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  1. In 2010 I started at Crystal Dynamics to work on the 2013 Tomb Raider reboot. Within my first two weeks, I was entered into a “Thunderdome” exercise in which I had two days to revamp a traversal level, competing against a senior level designer who had worked on Assassin’s Creed 2. A winner would be chosen after the time expired and that level used in the game.Prior, I had never designed a level for a game using more than a simple jump mechanic where the player could only land on their feet. You can probably guess that I lost, but what started was my education into the intricacies of laying
  2. Hallways are a necessary evil in video games and more specifically level design. Not only are they a natural part of architecture but hallways may be necessary for technical, pacing and narrative reasons. Hallways are a great place for streaming to occur and they are a natural place to slow down the pacing of the level and let the player take a breather. However lame hallways might sound to gamers, if done correctly, they can go from being a bland part of your level to one of the highlights. All level designers have been faced with the problem of dealing with a boring hallway se
  3. In the third installment of his Action Adventure Level Design series, Lara Croft creator Toby Gard examines how the design process should incorporate discussions of pacing, structure, and mood -- and how leads can hone their feedback to the team to make it all work. Part 1 described how to create a Level Flow Plan to hand off to the level team. Part 2 described a variety of tools to help turn those Level Flows into detailed, immersive and interesting levels plans. By the end of the process described in the last article -- building through fiction -- you will most likely have a mixture of pa
  4. This is the second part of a three part series of articles dealing with level design in action adventure games. Part 1 described Level Flow Diagrams, that act as the core of the level brief provided to a team by the Leads. Part 2 describes a process of expanding that brief into a detailed level plan. This stage of the process is most often carried out by a cross-discipline team of designers, artists and coders, who will expand the level brief into a detailed level plan, but this process can equally be the next step that an individual designer takes when designing a level solo. A Note on Co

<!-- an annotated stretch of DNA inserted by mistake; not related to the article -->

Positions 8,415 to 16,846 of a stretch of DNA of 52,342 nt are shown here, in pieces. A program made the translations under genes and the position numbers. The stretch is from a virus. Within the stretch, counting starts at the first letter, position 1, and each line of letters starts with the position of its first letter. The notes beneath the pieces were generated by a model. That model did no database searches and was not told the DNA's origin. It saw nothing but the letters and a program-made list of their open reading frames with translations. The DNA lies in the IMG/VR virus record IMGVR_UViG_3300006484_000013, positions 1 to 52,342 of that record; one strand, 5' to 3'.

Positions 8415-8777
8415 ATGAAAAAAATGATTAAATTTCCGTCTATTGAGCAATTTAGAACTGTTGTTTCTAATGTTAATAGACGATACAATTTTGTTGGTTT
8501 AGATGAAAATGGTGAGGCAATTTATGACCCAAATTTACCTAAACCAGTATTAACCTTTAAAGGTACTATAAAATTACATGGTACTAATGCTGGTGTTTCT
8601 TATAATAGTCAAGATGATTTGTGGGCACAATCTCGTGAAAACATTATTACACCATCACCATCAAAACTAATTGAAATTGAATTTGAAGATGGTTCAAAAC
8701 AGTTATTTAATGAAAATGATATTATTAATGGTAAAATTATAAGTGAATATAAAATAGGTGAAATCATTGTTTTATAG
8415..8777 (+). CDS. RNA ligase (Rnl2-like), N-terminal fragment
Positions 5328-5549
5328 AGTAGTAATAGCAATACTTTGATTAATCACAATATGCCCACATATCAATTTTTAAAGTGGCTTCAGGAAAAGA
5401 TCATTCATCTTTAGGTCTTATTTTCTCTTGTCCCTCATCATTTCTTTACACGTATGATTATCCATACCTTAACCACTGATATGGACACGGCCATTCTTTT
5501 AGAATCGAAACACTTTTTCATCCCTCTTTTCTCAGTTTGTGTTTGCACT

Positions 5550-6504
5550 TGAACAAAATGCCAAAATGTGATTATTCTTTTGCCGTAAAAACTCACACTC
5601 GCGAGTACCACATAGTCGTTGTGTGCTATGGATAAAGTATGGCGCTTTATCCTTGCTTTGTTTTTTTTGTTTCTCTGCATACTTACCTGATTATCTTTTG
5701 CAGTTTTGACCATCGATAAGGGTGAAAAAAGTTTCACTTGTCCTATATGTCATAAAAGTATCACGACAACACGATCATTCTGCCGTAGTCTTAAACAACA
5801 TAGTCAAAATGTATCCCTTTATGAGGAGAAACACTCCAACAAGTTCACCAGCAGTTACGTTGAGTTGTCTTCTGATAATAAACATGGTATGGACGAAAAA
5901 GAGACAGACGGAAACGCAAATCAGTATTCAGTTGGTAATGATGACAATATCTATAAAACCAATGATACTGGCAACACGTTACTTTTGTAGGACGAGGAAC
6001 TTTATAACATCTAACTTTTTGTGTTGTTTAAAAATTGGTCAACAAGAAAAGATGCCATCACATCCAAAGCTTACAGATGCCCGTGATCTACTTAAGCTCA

5. In this article, Toby Gard introduces the fundamentals behind the design of story-driven levels. While consideration of the gameplay is axiomatic to any successful level design, the inclusion of story elements - characters, objects, pacing, emotional tone, and narrative theme, to name a few - adds a whole new dimension to the process, specifically in the form of cross-team collaboration. Artists, composers, writers, coders, designers all have a hand in the design process, a little bit like the making of a film. Of course, anyone who has worked collaboratively knows that this type of situat
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